Shipowners and operators can apply a host of solutions to increase energy efficiency today. Utilizing these measures will immediately reduce emissions and help break the maritime emissions curve while alternative fuel pathways continue to develop. Energy efficiency measures often provide savings in the long term, so they are a no-regret move that the industry should treat as an immediate necessity. Various commercial and technical barriers are currently limiting uptake. However, we can overcome these barriers with clear regulatory action and new collaborative business models based on transparent data sharing.

Uptake of operational and technical energy efficiency measures varies across vessel categories and segments, as shown in Table 1. There are some areas of growing application, particularly in the passenger, cruise, and container segments. In the fragmented bulk and tanker segments, although leading operators are applying energy efficiency measures, overall adoption remains low. As a result, the industry still has substantial potential to save onboard power, reduce energy consumption, and limit emissions.

Table 1: Energy efficiency levers, their potential impact and current uptake.

Chapter 03

Chapter 03

Enabling Alternative Fuel Pathways


Today our industry uses ~300 million tonnes of fossil fuel oil to produce ~12.6 EJ of energy, emitting more than 1 gigatonne of GHG emissions. We must replace fossil fuel oil with low-GHG alternatives to reach our decarbonization goals. The main alternatives include bio-methane, e-methane, bio-methanol, e-methanol, blue ammonia, e-ammonia, bio-oils, and e-diesel. We expect the industry will use multiple fuels in the future, however, all alternatives face technical, safety, commercial, and regulatory challenges.

Current plans for upcoming alternative fuel production capacity suggest that supplies will be unable to meet demand in the coming decades. Long lead times mean we must start now to secure sufficient alternative fuel capacity in 2030 and beyond. The maritime industry can prepare to scale up alternative fuels by:

  • Achieving technological readiness for all alternativefuel pathways and developing standards andregulations that ensure they are used safely, and withenvironmental and social responsibility.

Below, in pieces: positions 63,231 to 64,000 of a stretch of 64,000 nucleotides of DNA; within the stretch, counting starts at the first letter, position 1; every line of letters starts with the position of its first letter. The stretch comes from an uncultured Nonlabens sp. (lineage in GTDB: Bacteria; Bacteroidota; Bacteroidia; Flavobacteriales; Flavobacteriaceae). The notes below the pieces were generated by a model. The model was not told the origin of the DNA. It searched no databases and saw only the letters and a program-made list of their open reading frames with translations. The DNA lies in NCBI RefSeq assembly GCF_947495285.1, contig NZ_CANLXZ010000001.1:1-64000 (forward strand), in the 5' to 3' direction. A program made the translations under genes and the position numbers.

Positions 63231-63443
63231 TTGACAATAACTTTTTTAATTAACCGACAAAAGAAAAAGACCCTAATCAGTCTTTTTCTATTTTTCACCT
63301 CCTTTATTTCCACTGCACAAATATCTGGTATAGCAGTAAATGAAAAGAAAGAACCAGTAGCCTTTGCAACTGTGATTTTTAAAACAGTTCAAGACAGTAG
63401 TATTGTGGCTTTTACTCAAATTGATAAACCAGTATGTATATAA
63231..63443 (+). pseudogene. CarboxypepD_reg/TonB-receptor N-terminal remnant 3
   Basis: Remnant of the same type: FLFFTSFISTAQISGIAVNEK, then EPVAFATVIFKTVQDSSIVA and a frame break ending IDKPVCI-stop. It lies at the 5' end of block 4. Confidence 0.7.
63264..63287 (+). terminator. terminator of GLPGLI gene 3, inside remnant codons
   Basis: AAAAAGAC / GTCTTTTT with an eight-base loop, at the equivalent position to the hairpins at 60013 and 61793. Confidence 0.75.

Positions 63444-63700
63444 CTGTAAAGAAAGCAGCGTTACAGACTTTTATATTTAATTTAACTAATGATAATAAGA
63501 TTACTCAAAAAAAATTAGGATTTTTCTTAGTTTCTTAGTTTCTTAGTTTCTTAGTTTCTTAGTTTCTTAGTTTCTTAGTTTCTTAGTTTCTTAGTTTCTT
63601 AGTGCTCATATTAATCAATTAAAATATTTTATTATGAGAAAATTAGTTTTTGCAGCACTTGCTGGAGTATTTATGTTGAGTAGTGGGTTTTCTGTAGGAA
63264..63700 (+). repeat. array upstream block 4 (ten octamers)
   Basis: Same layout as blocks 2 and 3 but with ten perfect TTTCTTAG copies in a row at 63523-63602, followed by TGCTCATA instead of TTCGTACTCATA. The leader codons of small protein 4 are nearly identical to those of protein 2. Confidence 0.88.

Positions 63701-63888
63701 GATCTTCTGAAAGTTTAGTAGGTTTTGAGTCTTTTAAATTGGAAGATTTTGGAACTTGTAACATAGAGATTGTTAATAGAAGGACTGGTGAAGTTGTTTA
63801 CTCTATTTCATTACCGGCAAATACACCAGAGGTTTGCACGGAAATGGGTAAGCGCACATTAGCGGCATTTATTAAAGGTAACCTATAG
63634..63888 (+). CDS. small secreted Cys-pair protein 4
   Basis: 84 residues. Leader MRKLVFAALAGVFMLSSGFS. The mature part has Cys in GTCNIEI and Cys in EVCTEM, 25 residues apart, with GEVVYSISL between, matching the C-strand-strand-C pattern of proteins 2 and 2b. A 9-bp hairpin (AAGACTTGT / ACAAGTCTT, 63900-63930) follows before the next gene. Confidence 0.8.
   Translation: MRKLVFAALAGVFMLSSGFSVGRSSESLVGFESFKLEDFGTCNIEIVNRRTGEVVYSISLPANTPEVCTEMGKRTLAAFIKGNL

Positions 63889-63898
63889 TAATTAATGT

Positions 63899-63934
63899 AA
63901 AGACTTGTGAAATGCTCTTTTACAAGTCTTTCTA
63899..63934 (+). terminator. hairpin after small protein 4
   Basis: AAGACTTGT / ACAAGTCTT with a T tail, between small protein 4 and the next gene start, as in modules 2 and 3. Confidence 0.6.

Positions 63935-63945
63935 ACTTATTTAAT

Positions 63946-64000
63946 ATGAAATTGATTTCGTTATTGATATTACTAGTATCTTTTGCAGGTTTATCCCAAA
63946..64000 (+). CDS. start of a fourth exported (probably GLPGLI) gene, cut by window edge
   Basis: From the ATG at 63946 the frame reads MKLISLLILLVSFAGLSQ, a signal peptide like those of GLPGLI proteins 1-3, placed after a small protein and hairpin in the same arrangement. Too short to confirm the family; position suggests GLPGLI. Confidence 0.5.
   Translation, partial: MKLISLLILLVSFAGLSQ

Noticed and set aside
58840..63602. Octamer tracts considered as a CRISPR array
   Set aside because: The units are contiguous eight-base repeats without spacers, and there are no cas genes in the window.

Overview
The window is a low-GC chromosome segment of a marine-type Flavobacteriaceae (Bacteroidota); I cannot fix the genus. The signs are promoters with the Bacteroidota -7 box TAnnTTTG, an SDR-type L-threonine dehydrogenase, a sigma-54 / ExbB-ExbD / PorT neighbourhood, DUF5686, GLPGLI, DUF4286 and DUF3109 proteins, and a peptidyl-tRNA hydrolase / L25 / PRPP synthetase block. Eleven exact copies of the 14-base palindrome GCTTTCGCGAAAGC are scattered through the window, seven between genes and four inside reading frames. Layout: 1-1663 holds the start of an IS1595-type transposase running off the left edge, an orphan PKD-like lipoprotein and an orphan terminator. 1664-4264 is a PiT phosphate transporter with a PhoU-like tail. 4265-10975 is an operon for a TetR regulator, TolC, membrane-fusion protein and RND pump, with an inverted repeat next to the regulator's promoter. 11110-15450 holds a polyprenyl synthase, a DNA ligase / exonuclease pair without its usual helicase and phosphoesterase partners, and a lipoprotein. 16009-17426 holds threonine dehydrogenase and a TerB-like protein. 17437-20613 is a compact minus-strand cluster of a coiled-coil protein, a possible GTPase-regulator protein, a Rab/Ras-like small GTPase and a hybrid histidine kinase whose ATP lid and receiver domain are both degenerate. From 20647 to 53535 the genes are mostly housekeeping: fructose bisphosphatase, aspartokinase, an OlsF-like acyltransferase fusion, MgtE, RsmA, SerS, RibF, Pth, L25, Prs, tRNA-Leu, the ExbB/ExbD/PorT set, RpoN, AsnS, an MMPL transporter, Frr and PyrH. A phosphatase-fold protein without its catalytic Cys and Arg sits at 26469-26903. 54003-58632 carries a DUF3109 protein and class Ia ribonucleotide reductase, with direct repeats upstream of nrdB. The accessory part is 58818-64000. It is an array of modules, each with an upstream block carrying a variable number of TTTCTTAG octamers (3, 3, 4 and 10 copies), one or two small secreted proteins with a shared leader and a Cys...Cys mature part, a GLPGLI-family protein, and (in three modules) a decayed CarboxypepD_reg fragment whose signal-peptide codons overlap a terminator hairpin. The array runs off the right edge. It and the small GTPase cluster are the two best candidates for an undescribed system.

• Addressing the imbalance between planned alternative fuel production supply and demand with solid investment commitments in large-scale fuel production infrastructure and building the competencies needed to scale up all alternative fuel pathways.
  • Developing regulations and measures that ensurealternative fuel pathways become commercially attractive.

Due to feedstock availability and technology limitations, no single alternative fuel can fulfill demand from the entire maritime industry in the short term. As a result, we expect the fuel landscape to utilize a mix of alternative fuels over the coming decades.

This chapter discusses the status of the four major alternative fuel pathways, their challenges, and how current forecasts for fuel supplies and demand from the shipping industry compare. Finally, we identify how we can use alternative fuels to break the emissions curve this decade and how scaling up production can bring us closer to the Paris 1.5°C trajectory.

Figure 2: Alternative fuel production pathways in shipping.

It is clear that shipping is currently investing more in alternative fuel technology than fuel producers will be able to supply. This disconnect is partly because on-land investments in production infrastructure are much larger and riskier than investments in onboard technologies for alternative fuels. In the following decade, projected supplies will be unable to meet the total demand, with a yearly shortfall of up to 20 million tonnes of alternative fuels. Furthermore, although the outlook indicates there will be a surplus of ammonia, methanol demand may outstrip supply by up to 80 million tonnes.